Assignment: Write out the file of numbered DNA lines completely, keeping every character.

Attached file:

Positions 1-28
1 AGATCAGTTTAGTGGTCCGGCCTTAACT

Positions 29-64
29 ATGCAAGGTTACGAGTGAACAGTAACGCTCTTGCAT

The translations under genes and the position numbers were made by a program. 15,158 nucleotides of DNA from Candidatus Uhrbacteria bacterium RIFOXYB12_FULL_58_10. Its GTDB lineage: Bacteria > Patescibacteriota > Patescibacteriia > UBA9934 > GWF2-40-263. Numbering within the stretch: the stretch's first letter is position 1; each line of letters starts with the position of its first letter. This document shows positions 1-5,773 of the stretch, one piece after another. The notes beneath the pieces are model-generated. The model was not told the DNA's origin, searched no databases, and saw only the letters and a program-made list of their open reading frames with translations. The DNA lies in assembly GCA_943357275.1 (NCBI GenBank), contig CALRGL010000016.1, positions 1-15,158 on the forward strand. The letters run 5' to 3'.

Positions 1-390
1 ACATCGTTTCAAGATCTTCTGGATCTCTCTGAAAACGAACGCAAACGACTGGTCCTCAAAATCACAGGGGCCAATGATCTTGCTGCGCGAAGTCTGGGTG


Positions 1-28
1 AGATCAGTTTAGTGGTCCGGCCTTAACT

Positions 29-64
29 ATGCAAGGTTACGAGTGAACAGTAACGCTCTTGCAT

The translations under genes and the position numbers were made by a program. 15,158 nucleotides of DNA from Candidatus Uhrbacteria bacterium RIFOXYB12_FULL_58_10. Its GTDB lineage: Bacteria > Patescibacteriota > Patescibacteriia > UBA9934 > GWF2-40-263. Numbering within the stretch: the stretch's first letter is position 1; each line of letters starts with the position of its first letter. This document shows positions 1-5,773 of the stretch, one piece after another. The notes beneath the pieces are model-generated. The model was not told the DNA's origin, searched no databases, and saw only the letters and a program-made list of their open reading frames with translations. The DNA lies in assembly GCA_943357275.1 (NCBI GenBank), contig CALRGL010000016.1, positions 1-15,158 on the forward strand. The letters run 5' to 3'.

Positions 1-390
1 ACATCGTTTCAAGATCTTCTGGATCTCTCTGAAAACGAACGCAAACGACTGGTCCTCAAAATCACAGGGGCCAATGATCTTGCTGCGCGAAGTCTGGGTG